Each component of q measures the density of some conserved quantity, and the equation (1.10) simply states that the “total mass” of this quantity between any two points can change only due to the ﬂux past the endpoints. Such conservation laws naturally hold for many fundamental physical quantities. For example, the advection equation (1.2) for the density of a contaminant is derived from the fact that the total mass of the contaminant is conserved as it ﬂows down the pipe and the ﬂux function is f (q) = uq¯ . If the total mass of contaminant is not conserved, because of chemical reactions taking place, for example, then the con servation law must also contain source terms as described in Section 2.5, Chapter 17, and elsewhere. The constantcoefﬁcient linear acoustics equations (1.5) can be viewed as conservation laws for pressure and velocity. Physically, however, these are not conserved quantities except approximately in the case of very small amplitude disturbances in uniform media. In Section 2.7 the acoustics equations are derived from the Euler equations of gas dynamics, the nonlinear conservation laws that model more general disturbances in a compressible gas. These equations model the conservation of mass, momentum, and energy, and the laws of physics determine the ﬂux functions. See Section 2.6 and Chapter 14 for these derivations. These equations have been intensively studied and used in countless computations because of their importance in aerodynamics and elsewhere. There are many other systems of conservation laws that are important in various appli cations, and several are used in this book as examples. However, the Euler equations play a special role in the historical development of the techniques discussed in this book. Much of the mathematical theory of nonlinear conservation laws was developed with these equations in mind, and many numerical methods were developed speciﬁcally for this system. So, al though the theory and methods are applicable much more widely, a good knowledge of the Euler equations is required in order to read much of the available literature and beneﬁt from these developments. A brief introduction is given in Chapter 14. It is a good idea to become familiar with these equations even if your primary interest is far from gas dynamics.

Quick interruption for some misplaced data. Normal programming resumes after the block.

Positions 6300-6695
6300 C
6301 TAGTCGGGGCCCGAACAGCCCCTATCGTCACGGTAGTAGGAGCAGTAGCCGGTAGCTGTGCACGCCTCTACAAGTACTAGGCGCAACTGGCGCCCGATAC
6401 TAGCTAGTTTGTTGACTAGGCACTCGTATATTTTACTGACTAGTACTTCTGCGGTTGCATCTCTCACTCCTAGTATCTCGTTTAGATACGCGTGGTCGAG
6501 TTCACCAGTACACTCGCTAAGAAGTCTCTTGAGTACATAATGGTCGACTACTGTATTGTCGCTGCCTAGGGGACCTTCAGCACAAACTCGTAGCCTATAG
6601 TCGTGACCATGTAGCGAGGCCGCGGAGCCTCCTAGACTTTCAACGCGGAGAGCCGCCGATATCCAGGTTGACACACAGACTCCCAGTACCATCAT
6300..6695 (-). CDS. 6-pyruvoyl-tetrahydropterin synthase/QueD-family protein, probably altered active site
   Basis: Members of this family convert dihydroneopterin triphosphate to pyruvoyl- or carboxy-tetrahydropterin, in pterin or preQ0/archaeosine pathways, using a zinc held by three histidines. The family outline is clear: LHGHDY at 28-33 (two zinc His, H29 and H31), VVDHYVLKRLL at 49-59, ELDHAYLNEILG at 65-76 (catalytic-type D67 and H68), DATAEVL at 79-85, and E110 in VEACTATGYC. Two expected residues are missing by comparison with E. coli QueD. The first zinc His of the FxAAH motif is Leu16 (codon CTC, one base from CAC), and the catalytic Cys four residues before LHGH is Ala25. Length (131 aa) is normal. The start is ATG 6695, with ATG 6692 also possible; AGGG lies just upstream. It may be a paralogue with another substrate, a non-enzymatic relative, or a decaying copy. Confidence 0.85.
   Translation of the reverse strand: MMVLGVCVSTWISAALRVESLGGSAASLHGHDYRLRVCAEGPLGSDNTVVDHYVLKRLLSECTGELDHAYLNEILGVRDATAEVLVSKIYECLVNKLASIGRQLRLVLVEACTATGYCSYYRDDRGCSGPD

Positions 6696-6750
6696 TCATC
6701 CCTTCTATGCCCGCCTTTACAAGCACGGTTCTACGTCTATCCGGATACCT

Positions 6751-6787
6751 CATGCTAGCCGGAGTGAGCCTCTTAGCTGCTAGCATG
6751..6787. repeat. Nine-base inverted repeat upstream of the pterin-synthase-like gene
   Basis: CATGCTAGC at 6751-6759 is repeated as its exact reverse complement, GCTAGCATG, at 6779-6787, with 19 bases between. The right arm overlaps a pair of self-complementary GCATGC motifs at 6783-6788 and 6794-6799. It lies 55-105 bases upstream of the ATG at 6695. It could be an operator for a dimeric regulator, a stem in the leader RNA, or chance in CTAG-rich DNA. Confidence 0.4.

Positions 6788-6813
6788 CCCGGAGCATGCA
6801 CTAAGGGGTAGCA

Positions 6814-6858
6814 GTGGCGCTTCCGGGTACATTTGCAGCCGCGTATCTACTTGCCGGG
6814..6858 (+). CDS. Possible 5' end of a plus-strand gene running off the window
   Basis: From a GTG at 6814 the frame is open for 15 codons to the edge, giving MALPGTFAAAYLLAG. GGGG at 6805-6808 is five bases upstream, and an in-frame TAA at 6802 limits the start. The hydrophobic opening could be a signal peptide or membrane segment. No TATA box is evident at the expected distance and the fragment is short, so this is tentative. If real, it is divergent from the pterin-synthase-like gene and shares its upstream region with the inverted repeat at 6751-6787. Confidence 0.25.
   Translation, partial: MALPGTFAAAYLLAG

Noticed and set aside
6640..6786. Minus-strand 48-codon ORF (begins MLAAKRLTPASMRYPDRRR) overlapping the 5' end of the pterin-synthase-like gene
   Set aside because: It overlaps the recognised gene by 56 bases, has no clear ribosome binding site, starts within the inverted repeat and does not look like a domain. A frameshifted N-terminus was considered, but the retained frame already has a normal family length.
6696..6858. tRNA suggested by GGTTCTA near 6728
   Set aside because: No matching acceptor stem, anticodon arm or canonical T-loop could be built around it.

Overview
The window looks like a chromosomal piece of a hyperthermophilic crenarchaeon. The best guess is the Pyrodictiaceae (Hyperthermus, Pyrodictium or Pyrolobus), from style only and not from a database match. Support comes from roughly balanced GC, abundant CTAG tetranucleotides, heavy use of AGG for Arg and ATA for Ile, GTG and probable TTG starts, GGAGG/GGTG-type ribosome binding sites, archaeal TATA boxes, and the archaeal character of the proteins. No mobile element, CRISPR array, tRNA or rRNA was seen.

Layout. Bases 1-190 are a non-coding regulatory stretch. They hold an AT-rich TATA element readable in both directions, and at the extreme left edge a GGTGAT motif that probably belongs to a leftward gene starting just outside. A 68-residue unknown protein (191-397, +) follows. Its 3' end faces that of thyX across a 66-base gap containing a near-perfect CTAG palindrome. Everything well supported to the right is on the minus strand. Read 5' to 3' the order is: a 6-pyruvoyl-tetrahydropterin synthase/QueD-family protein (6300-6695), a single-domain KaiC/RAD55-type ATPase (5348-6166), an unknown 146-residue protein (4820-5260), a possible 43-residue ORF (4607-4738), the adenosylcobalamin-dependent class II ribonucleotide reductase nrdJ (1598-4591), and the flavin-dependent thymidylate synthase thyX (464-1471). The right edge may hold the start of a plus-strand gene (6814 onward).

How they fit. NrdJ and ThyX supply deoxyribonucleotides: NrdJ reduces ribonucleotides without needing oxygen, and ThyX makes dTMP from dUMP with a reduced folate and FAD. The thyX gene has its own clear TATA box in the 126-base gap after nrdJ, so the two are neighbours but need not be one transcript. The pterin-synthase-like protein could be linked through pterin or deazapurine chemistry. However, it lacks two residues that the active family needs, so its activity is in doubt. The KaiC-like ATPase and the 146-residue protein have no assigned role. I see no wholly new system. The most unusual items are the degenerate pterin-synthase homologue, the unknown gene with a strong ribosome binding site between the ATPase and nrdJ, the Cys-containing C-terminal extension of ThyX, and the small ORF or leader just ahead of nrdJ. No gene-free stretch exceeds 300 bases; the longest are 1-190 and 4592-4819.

1.1.2 Discontinuous Solutions
The differential equation (1.8) can be derived from the integral equation (1.10) by simple manipulations (see Chapter 2) provided that q and f (q) are sufﬁciently smooth. This proviso is important because in practice many interesting solutions are not smooth, but contain discontinuities such as shock waves. A fundamental feature of nonlinear conservation laws
1.2 Finite Volume Methods
5
is that these discontinuities can easily develop spontaneously even from smooth initial data,